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PostgreSQL must prevent non-privileged users from executing privileged functions, to include disabling, circumventing, or altering implemented security safeguards/countermeasures.


Finding ID Version Rule ID IA Controls Severity
V-214148 PGS9-00-011700 SV-214148r508027_rule High
Preventing non-privileged users from executing privileged functions mitigates the risk that unauthorized individuals or processes may gain unnecessary access to information or privileges. System documentation should include a definition of the functionality considered privileged. Depending on circumstances, privileged functions can include, for example, establishing accounts, performing system integrity checks, or administering cryptographic key management activities. Non-privileged users are individuals that do not possess appropriate authorizations. Circumventing intrusion detection and prevention mechanisms or malicious code protection mechanisms are examples of privileged functions that require protection from non-privileged users. A privileged function in PostgreSQL/database context is any operation that modifies the structure of the database, its built-in logic, or its security settings. This would include all Data Definition Language (DDL) statements and all security-related statements. In an SQL environment, it encompasses, but is not necessarily limited to: CREATE ALTER DROP GRANT REVOKE There may also be Data Manipulation Language (DML) statements that, subject to context, should be regarded as privileged. Possible examples include: TRUNCATE TABLE; DELETE, or DELETE affecting more than n rows, for some n, or DELETE without a WHERE clause; UPDATE or UPDATE affecting more than n rows, for some n, or UPDATE without a WHERE clause; any SELECT, INSERT, UPDATE, or DELETE to an application-defined security table executed by other than a security principal. Depending on the capabilities of PostgreSQL and the design of the database and associated applications, the prevention of unauthorized use of privileged functions may be achieved by means of DBMS security features, database triggers, other mechanisms, or a combination of these. However, the use of procedural languages within PostgreSQL, such as pl/R and pl/Python, introduce security risk. Any user on the PostgreSQL who is granted access to pl/R or pl/Python is able to run UDFs to escalate privileges and perform unintended functions. Procedural languages such as pl/Perl and pl/Java have "untrusted" mode of operation, which do not allow a non-privileged PostgreSQL user to escalate privileges or perform actions as a database administrator.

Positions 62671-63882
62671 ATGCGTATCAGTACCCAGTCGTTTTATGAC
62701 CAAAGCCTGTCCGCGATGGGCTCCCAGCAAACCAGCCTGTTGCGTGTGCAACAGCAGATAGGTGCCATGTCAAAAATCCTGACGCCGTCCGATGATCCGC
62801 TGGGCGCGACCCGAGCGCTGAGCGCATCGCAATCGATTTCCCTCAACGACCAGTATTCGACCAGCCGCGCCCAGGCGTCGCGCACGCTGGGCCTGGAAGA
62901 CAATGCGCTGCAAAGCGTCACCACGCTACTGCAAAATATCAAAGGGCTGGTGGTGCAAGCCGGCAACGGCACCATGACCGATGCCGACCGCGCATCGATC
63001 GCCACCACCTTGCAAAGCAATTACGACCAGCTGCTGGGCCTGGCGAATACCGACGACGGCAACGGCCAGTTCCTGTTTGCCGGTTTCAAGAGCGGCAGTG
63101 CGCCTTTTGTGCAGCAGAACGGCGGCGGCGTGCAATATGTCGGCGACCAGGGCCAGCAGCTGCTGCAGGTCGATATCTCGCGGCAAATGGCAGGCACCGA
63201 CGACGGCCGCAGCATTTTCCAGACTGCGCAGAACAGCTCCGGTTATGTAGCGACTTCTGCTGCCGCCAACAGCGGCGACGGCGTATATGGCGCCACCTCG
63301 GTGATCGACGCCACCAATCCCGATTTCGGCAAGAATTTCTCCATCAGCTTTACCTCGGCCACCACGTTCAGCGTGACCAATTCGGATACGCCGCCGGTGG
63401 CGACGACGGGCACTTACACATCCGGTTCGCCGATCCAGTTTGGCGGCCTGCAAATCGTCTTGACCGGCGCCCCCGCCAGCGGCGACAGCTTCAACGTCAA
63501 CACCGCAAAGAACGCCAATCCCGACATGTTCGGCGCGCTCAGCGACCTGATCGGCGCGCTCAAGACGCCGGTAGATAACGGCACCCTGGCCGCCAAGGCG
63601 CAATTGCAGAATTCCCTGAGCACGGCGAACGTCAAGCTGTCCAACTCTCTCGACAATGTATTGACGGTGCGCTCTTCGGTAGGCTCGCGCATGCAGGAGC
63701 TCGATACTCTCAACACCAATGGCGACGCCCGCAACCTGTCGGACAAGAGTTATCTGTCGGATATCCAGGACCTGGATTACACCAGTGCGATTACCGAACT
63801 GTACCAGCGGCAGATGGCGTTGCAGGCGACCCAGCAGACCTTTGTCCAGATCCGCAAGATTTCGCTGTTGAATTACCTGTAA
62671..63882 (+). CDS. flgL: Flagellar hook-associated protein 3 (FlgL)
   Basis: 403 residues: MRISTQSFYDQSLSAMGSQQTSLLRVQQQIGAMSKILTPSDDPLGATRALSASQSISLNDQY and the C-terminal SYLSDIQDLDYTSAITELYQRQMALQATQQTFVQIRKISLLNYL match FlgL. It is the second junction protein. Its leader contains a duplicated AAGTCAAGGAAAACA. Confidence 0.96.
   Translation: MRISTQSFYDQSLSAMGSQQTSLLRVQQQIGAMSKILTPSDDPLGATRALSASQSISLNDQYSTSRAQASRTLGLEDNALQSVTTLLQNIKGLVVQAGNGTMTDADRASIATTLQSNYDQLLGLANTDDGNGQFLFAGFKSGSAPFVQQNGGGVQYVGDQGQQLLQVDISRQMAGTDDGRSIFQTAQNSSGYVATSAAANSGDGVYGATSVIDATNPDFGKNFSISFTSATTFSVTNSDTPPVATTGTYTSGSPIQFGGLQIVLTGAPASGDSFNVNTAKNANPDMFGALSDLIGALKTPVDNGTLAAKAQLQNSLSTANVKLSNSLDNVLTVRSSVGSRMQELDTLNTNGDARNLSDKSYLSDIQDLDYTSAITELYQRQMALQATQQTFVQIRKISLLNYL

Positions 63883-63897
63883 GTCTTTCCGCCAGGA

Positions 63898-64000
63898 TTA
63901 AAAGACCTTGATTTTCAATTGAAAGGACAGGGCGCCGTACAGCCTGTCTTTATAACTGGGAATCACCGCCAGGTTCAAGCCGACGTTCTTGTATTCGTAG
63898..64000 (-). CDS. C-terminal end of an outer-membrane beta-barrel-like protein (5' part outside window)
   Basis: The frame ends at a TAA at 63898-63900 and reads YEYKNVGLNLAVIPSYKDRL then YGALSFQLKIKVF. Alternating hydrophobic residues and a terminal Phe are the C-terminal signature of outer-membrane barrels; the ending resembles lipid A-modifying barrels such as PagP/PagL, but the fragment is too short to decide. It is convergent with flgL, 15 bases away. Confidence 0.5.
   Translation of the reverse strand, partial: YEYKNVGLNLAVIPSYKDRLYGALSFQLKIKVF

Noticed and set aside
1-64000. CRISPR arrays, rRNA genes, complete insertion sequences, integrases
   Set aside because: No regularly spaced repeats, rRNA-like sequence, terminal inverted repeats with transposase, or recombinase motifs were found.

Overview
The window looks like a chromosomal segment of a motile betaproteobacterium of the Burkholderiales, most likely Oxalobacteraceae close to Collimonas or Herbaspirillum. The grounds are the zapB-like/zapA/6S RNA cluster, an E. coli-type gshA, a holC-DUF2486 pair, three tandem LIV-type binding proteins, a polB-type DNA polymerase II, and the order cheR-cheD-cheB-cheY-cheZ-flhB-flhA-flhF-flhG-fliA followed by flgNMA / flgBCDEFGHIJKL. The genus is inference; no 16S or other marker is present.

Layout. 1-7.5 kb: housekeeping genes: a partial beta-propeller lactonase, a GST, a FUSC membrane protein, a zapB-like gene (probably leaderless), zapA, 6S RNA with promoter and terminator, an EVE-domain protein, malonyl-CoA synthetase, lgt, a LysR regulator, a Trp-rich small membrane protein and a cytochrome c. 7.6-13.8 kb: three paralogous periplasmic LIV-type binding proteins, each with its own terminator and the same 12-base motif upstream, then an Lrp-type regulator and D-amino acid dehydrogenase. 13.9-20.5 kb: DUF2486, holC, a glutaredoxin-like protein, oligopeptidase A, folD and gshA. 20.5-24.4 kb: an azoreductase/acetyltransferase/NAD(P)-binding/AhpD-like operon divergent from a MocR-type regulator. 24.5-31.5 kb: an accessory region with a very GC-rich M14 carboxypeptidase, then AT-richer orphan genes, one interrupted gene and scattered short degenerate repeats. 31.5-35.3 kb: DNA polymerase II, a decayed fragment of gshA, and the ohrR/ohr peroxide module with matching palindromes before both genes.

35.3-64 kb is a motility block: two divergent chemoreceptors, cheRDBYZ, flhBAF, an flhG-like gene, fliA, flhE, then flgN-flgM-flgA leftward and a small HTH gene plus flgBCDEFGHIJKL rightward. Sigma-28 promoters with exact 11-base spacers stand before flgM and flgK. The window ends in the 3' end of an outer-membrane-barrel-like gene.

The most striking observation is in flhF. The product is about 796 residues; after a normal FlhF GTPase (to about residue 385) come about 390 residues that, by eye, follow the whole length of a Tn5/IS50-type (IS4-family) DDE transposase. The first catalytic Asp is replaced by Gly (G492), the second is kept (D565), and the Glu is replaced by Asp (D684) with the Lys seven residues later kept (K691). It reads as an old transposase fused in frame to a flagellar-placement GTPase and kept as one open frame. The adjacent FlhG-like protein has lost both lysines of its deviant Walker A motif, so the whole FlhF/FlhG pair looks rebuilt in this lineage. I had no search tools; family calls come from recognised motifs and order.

PostgreSQL 9.x Security Technical Implementation Guide 2022-06-13


Check Text ( C-15364r361075_chk )
Review the system documentation to obtain the definition of the PostgreSQL functionality considered privileged in the context of the system in question.

Review the PostgreSQL security configuration and/or other means used to protect privileged functionality from unauthorized use.

If the configuration does not protect all of the actions defined as privileged, this is a finding.

If PostgreSQL instance uses procedural languages, such as pl/Python or pl/R, without AO authorization, this is a finding.
Fix Text (F-15362r361076_fix)
Configure PostgreSQL security to protect all privileged functionality.

If pl/R and pl/Python are used, document their intended use, document users that have access to pl/R and pl/Python, as well as their business use case, such as data-analytics or data-mining. Because of the risks associated with using pl/R and pl/Python, their use must have AO risk acceptance.

To remove unwanted extensions, use:


To remove unwanted privileges from a role, use the REVOKE command.

See the PostgreSQL documentation for more details: http://www.postgresql.org/docs/current/static/sql-revoke.html